Why no huge block of text dedicated to the Colt Galant, like in the other ones? Well, I’ll be totally honest with you – I know the square root of jack shit when it comes to the Colt. I can regurgitate the Wikipedia articles ’til the chickens come home but, it’s not gonna make me sound like any less of a witless nut. I mean, I know plenty of the Colt but I really, really know just shy of nothing of the Galant. The Colt was sold here in Europe since the late seventies and it was quite honestly everywhere, in its 3-door form, its 5-door form, they were all over the place. Heck, my neighbor has the cute little 2009 Colt with the tall roof and shopping cart wheels. But the Colt Galant? Well, just like the first series of Skylines, they rarely made it outside of right hand drive markets for obvious reasons and even then, this was before the export boom of the Japanese manufacturers. That being said though, the Colt did make it to the States in droves with Mitsubishi’s legendary deal with Chrysler Corp. to start selling them as captive imports under the Dodge and Plymouth brands, but Europe never really saw the Colt Galant in its “higher tier” glory. Though no country other than Japan, New Zealand and a handful of other Asian countries got the little Asian Mustang that could; the Colt Galant GTO.
The GTO was a special edition developed by Mitsubishi’s in house tuner ‘MRD'(Mitsubishi Racing Development) to eventually see racing at the Fuji GP but of course in ’73, just hardly a year and a half into the car’s lifespan, the oil crisis struck and the program was shuttered. That said though, they had developed a car that had international flair and domestic genius under the hood. Designed by Hiroaki Kamisago, one of Mitsubishi’s designers who was sent off to the U.S. to study at the Art Center of College Design in Los Angeles and boy can you tell that the man was inspired. It’s like a greatest hits of Americana, muscle cars and contemporary styling all smashed into one. It has the aforementioned spartan, yet overly luxurious interior that was famous on high-end muscle car models, it has the fastback design popularized by the Mustang with the short, ducktail deck and the long hood, it has the aggressive front end styling of a Dodge Challenger with the quad lights and recessed headlamps on a black grille, it has the pillar-less windows which was also a very American styling cue to have, and it just goes on. It’s all of the best of American design interwoven with Japanese efficiency and excellency. While the highest-scale Americans would’ve packed a 7 liter V8, or a 440 or 426 for y’all Imperialists, the Galant GTO’s largest and most peppy engine would be a 1600cc DOHC inline four with a five speed manual attached to it. And that was designed to go with the highest, best tier GTO they could have which is the very star of this article: the MR.
But Jesus Christ on a bike was it quick. It weighed less than a thousand kilograms, or roughly 2145LBS, it had 125 horsepower and a rated top speed of close to 200km/h(125mp/h) and it reached half of that in slightly over nine seconds. Okay, I can hear the glasses tumble to the floor from shocked readers… Yeah, that isn’t particularly great. Contemporary models in say, 1970 like the American Plymouth ‘Cuda would do it in six seconds with a HEMI, the Mustang Mach 1 would do it in roughly the same time, the European cousins like the ’70 Porsche 911 S would take about seven and the BMW 2002 tii would be just shy of nine seconds. So it wasn’t the fastest necessarily, but it was still deathly quick. Keep in mind, this thing weighed as much as small two door grocery getters do today. It was nippy, it handled great and it was actually quite well loved in the country of Japan. They didn’t push it for exports, not like the basic Colt, unfortunately and it only really ever saw international fame in New Zealand where it became, just like in Japan, a staple in rally racing for a few years. And truthfully, that’s about all she wrote for the Galant GTO. It was altered with new front and rear fascia’s in 1973, and the front received one more update in 1975 while the rest stayed mostly the same other than some contemporary styling cues like blacked out trim and such. The engine received some more updated through the seventies to make it more efficient, less bad for the environment and generally just adjusted to survive the oil crisis post ’73, but it didn’t last unfortunately. Sales weren’t great to start with, as it was the top of the line model, it was a toy for the more rich among the folks and after 1973 when the oil crisis laid a faux pas on owning gas guzzlers it may as well have worn signs ‘don’t buy me’.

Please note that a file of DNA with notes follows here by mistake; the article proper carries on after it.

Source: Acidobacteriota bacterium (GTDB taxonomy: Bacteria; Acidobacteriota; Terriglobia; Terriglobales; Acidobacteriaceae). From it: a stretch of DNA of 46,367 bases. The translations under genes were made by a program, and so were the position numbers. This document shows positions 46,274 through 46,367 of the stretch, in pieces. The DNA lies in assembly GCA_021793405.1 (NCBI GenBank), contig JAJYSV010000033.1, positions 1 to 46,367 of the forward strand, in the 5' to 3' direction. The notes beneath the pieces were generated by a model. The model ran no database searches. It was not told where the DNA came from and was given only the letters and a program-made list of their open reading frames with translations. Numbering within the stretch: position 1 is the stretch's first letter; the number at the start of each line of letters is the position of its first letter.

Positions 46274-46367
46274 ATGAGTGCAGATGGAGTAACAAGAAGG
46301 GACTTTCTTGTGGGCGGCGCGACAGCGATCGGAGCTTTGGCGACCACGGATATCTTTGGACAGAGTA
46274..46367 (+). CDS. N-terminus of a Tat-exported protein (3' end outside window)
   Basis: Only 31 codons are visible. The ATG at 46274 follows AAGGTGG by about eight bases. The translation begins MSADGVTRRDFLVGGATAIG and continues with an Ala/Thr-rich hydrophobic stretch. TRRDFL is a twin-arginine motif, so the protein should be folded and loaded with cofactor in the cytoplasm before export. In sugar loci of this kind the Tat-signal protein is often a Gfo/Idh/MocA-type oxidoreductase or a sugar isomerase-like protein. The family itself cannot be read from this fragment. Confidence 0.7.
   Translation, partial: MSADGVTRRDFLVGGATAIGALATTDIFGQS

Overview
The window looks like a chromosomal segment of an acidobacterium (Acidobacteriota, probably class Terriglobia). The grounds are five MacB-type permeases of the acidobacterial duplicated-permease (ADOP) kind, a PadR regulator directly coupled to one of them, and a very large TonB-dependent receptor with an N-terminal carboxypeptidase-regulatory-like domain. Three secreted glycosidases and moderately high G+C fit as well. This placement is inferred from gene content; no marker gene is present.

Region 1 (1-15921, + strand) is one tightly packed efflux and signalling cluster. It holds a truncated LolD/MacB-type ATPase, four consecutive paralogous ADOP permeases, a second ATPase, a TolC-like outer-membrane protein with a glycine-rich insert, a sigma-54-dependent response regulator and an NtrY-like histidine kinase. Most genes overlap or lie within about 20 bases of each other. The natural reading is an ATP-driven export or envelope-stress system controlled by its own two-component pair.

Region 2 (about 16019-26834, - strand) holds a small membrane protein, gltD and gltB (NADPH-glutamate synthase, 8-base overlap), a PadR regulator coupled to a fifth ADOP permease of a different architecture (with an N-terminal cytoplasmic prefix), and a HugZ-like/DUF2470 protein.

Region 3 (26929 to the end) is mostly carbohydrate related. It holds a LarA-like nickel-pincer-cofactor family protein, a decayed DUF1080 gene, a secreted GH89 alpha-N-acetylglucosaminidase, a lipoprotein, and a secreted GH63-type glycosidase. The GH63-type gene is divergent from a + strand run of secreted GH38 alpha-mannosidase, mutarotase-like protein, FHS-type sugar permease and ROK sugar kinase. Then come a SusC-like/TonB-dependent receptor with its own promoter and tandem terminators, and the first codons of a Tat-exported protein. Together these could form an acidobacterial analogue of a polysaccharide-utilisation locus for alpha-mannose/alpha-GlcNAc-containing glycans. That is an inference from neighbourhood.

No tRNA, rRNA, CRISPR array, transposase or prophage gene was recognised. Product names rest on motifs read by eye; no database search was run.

I’ll tell you one thing right away, those aforementioned fascia changes, they have been translated into model kits. Just about each and every available Colt Galant has been turned into a kit by Hasegawa. As of July ’21, they have the 1970 GTO-MII, the entry model and the 1971 GTO-MR. Then the facelifted 1973 GTO 2000GSR, the 1975 face-lift GTO 2000GSR and released in between models with some extras like the ’73-’76 with window louvres(which you can read about here) and the early version with late version parts with a chin spoiler, again spanning the ’73-’75 years. Effectively, they’ve covered every possible model you can fathom and you could theoretically already make a MII model with the ’71 with the spare parts on the chrome tree and the decals. Just need the stripes to make it a true MII, but you know, such is life.